Another Pulitzer Project
What’s with the craze about the history of the Pulitzers?
Earlier this year, I reported on publisher Patricia D’Ascoli’s plan to compile an anthology of reviews of the Pulitzer prize winners in fiction, including Tarkington’s The Magnificent Ambersons and Alice Adams.
Then last month I wrote several times about “100 Years. 94 Books,” blogger Matt Kahn’s project to read and review every book to top the year’s best sellers list at Publisher’s Weekly since 1913… including Tarkington’s The Turmoil and Seventeen.
Well, the “list” craze continues… and this time a bunch of award-winning poets are at it. From the “Pulitzer Remix” site:
Eighty-five poets are creating found poetry from the 85 Pulitzer Prize-winning works of fiction as part of Pulitzer Remix, a 2013 National Poetry Month initiative. Each poet will post one poem per day on this website during the month of April, resulting in the creation of more than 2,500 poems by the project’s conclusion.
The project is sponsored by the Found Poetry Review, a literary journal dedicated exclusively to publishing found poetry. Found poems are the literary equivalents of collages, where words, phrases and lines from existing texts are refashioned into new poems. The genre includes centos, erasure poetry, cut-up poetry and other textual combinations.
Poet Michael Leong drew the lot for Alice Adams. Says Leong,
I’m appropriating the language of Booth Tarkington’s comedic novel of manners Alice Adams, which won the Pulitzer Prize in 1922. I wasn’t familiar with the text (or the author) until just recently, but I wanted to read something popular from the early 1920s–something that was filtered out of the high literary canon–to get a better sense of the aesthetic diversity of the era. … It’s interesting to think that, in 1921, someone (at least in New York) could read Tarkington’s easy-going realism in a serialized section of Alice Adams in the Pictorial Review and then go see a production of Susan Glaspell’s expressionist drama The Verge.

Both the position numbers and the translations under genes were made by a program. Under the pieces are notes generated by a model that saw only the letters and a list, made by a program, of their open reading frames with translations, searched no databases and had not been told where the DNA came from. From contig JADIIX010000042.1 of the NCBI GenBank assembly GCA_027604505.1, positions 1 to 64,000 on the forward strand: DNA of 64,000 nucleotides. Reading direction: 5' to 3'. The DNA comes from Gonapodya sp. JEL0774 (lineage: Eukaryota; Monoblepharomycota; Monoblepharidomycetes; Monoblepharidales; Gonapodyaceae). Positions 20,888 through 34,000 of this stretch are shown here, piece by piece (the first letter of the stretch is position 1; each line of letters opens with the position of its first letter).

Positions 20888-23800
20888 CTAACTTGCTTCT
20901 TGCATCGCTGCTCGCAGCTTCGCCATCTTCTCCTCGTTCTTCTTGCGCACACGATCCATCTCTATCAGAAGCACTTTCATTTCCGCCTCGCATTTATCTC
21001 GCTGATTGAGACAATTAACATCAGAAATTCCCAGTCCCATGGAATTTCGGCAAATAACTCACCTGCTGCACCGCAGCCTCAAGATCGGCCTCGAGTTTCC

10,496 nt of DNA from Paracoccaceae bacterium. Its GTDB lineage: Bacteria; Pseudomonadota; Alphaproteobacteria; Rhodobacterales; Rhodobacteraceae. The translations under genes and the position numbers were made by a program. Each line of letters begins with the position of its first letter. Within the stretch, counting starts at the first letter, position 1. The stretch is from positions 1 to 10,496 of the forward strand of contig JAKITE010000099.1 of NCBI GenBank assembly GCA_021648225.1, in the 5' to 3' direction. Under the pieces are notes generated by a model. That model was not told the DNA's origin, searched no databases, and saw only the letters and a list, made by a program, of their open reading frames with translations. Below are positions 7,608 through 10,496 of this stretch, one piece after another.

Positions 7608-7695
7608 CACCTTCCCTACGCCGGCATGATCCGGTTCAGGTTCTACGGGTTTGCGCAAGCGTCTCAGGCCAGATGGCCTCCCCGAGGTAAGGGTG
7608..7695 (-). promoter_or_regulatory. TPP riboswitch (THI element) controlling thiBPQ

Alice Adams has been interesting to work with so far because of, among other things, the Midwestern vernacular of the characters. The 17th word of dialogue in the book, uttered by Virgil Adams, the protagonist’s father, is “gumption.”
I’ll be recombining words and phrases from the text into some sort of collage. My edition of the novel is 434 pages so I figure if I parcel the book into 14-page sections, I’ll have 30 for next month.
You can visit the overview page for the Alice Adams poems here.
Cathryn Andresen drew The Magnificent Ambersons:
I wanted to read “Andersonville” again – this time as an adult, but I was instead assigned “The Magnificent Ambersons”. I knew I’d enjoy the challenge of finding 30 poems in 30 days in any good novel as I don’t write 30 poems in a year!
“The Magnificent Ambersons” was unknown to me before this project. It’s a short, straight-forward, old-fashioned novel. Working with it? I believe finding 30 poems in a 700 page tome would have been easy by comparison.
I like my poetry to be visually appealing so I use lots of special spacing, which the WordPress text editor does not allow (without heroic efforts). I also enjoy blocking out text to leave the words in the poem exposed, or taking a rich phrase from the novel and building a found poem around it.
I will complete this engaging project without regard to lost sleep and found Haagen Daz calories.
Andresen’s Ambersons poems are collected here.